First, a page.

The bowen technique is a gentle non-invasive, remedial therapy which uses light rolling movements made by fingers or thumbs over soft tissue and muscle to initiate a healing response. E – Wednesfield Holistic Therapy Centre Ltd (12 High Street, Wolverhampton, West Midlands, WV11 1SZ. This is NHS funded. It offers a wide range of complementary therapies for NHS patients. F – Myatt Anita (564 Penn Road, Wolverhampton, WV4 4HU). This is a privately run business, offering a wide range of different therapies including acupuncture and aromatherapy. G – Wolverhampton Homeopathy Clinic (194 Penn Road, Wolverhampton, WV3 0EN).
This is a private and NHs funded business. It accepts NHS and private patients. H – Herbal Remedies UK (182 Newhampton Road East, Leicester Square, Wolverhampton, West Midlands, WV1 4PQ). This is a privately run business. It specialises in acupuncture. I – Angela Robertshaw Reiki Train (20 High Street, Albrighton, Wolverhampton, WV7 3JB. Angela of Wolverhampton started practicing Reiki in 1990. Angela Robertshaw Reiki in Wolverhampton, west midlands are experienced holistic therapists. They offer a complete service including, reiki training, reiki courses, holistic therapy, energy, healing, stress management and relaxation.
-Discuss the factors that affect access to complementary therapies There are many factors which may either deter of influence complementary therapy. Complementary therapy is a natural therapy which is used instead of orthodox medication; there are many different reasons why individuals may choose to use their own remedies and therapies. These include; * Geographical * Physical * Social-economic * Cultural * Education Physical Factors; Many individuals may experience many physical factors such as pain and mobility problems, some individuals may feel that taking orthodox medicines such as paracetamol may not be the best pain relief.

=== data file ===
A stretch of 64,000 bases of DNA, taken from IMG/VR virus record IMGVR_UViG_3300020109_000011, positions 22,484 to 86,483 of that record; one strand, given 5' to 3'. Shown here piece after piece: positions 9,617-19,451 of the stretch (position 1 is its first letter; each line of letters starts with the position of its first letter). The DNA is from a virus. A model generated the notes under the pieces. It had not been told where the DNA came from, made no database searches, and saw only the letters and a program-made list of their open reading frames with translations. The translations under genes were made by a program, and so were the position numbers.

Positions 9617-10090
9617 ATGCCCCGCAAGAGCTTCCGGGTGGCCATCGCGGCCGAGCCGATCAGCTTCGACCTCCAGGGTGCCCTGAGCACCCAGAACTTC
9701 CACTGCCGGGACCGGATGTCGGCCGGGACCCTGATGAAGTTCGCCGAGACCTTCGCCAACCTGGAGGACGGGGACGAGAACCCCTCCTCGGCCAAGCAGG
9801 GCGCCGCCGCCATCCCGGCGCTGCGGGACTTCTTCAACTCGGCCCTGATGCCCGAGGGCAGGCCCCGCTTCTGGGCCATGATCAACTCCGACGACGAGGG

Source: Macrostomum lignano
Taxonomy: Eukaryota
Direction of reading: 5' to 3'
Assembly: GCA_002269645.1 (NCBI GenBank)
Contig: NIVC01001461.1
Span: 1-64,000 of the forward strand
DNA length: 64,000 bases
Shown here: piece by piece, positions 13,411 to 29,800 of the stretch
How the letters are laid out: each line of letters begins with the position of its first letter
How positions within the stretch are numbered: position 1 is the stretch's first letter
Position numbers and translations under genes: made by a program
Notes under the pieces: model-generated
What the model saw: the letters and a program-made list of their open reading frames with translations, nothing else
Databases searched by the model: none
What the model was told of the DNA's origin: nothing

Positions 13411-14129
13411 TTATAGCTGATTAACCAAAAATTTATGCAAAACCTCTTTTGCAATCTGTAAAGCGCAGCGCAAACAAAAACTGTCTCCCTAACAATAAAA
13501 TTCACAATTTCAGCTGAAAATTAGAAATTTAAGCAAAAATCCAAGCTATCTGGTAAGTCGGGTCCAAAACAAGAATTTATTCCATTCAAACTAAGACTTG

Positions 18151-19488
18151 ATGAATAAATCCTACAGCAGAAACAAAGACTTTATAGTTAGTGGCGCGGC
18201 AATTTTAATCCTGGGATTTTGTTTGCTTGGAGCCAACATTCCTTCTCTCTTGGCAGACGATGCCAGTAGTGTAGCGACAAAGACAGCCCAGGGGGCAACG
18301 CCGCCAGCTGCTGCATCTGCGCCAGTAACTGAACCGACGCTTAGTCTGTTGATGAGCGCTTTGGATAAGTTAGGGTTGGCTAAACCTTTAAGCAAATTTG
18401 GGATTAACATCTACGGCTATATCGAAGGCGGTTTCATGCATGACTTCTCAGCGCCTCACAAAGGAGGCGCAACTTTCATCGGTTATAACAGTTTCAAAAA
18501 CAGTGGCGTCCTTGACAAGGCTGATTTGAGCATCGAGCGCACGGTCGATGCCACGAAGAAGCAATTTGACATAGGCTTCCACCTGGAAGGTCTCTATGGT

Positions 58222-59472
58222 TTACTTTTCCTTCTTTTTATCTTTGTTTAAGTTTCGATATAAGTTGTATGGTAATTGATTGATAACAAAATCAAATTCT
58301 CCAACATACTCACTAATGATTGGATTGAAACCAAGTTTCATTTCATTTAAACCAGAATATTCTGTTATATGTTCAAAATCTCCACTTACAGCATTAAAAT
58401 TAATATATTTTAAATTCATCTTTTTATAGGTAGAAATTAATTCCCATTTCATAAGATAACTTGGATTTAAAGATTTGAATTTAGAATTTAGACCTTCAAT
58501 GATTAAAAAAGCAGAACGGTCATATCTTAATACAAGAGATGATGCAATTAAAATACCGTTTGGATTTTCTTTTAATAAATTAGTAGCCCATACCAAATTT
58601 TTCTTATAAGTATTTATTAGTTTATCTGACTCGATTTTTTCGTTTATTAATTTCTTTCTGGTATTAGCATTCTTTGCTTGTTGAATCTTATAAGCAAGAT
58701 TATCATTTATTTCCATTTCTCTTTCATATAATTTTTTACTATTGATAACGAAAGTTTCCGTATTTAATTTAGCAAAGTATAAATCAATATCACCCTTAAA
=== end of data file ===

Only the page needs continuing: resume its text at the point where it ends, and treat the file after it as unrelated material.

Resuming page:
Different people may encounter different side effects from taking medicines therefore they may chose natural alternatives such as massages and acupuncture, the influenced therapies such as these as pain can be eliminated naturally without any side effects. However individuals may feel that therapies may not be the best option as you may have to have several treatments before the problem is treated, secondly individuals may use orthodox methods as the pain they are experiencing may go away much quicker.
Mobility is a factor that can either promote or hinder an individual’s access to complementary therapy for example due to an individual’s mobility they may be unable to gain access to the premises or the premises may not provide the facilities that are needed to accommodate for this individual. An individual with mobility problems may choose to use complementary therapies as certain therapies such as reflexology may help to ease the pain and help the movements in their joints. Geographical Factors; The area in which you live can have a great impact on an individual’s access to complementary therapy.